In this first stage, the catalogue focuses on the modern and contemporary architecture designed and built between 1832 –year of construction of the first industrial chimney in Barcelona that we establish as the beginning of modernity– until today.
The project is born to make the architecture more accessible both to professionals and to the citizens through a website that is going to be updated and extended. Contemporary works of greater general interest will be incorporated, always with a necessary historical perspective, while gradually adding works from our past, with the ambitious objective of understanding a greater documented period.
The collection feeds from multiple sources, mainly from the generosity of architectural and photographic studios, as well as the large amount of excellent historical and reference editorial projects, such as architectural guides, magazines, monographs and other publications. It also takes into consideration all the reference sources from the various branches and associated entities with the COAC and other collaborating entities related to the architectural and design fields, in its maximum spectrum.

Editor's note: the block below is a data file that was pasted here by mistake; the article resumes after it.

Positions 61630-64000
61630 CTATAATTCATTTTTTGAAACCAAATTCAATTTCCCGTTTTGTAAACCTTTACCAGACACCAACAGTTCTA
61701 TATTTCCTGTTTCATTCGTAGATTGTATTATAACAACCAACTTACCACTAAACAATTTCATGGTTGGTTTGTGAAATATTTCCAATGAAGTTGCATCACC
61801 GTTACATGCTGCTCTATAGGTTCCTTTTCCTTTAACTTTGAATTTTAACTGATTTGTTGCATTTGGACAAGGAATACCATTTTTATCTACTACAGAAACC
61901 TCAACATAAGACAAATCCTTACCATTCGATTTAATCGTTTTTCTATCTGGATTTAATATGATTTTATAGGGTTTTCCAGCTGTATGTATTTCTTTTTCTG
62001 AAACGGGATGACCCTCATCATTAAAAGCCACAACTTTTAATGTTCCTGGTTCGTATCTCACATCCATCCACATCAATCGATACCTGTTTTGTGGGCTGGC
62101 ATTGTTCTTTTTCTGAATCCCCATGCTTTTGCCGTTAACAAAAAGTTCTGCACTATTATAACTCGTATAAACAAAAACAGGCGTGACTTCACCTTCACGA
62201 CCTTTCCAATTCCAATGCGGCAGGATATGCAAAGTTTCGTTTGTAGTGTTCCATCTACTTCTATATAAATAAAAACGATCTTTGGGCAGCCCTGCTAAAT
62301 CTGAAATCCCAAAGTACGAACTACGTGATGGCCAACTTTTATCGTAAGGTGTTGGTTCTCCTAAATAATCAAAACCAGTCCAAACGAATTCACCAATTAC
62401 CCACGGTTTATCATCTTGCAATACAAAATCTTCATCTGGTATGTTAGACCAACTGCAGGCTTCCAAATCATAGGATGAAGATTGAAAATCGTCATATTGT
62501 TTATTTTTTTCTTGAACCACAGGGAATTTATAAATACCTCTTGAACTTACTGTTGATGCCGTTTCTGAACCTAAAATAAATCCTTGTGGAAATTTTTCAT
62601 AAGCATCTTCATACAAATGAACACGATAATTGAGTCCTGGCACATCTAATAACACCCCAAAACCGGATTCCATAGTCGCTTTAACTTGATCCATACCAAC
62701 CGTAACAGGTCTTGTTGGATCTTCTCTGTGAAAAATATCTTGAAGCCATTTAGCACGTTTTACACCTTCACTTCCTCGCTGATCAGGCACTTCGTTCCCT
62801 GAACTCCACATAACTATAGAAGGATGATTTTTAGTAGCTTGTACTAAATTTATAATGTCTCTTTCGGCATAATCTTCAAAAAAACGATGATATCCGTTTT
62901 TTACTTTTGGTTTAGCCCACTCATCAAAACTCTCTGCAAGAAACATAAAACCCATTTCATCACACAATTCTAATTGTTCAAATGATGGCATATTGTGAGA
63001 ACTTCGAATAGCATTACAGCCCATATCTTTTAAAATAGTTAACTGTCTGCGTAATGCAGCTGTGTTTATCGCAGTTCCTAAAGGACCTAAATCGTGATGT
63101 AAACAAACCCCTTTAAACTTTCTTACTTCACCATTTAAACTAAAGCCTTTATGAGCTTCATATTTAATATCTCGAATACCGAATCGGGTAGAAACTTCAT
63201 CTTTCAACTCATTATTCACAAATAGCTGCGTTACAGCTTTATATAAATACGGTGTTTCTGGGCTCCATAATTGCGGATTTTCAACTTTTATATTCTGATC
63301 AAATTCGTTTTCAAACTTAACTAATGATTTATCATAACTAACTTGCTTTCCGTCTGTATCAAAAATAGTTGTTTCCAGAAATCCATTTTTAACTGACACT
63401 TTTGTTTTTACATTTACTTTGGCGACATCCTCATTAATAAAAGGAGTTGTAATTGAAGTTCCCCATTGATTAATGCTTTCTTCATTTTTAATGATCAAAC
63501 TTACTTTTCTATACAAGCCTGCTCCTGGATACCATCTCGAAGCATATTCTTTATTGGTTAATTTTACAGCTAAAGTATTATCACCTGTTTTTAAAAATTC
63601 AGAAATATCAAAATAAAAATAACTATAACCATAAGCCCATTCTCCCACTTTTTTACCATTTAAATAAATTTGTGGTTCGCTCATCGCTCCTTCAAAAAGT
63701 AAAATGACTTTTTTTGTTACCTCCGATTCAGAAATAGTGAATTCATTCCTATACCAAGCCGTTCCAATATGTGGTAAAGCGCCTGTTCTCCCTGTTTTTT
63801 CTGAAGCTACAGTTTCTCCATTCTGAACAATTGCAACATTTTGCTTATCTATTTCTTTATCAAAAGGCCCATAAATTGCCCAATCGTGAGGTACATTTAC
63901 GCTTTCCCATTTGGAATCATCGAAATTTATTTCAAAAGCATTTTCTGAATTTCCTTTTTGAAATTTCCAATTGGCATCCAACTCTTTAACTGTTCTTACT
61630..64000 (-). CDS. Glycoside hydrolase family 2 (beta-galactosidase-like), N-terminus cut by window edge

Special mention should be made of the incorporation of vast documentation from the COAC Historical Archive which, thanks to its documental richness, provides a large amount of valuable –and in some cases unpublished– graphic documentation.
The rigour and criteria for selection of the works has been stablished by a Documental Commission, formed by the COAC’s Culture Spokesperson, the director of the COAC Historical Archive, the directors of the COAC Digital Archive, and professionals and other external experts from all the territorial sections that look after to offer a transversal view of the current and past architectural landscape around the territory.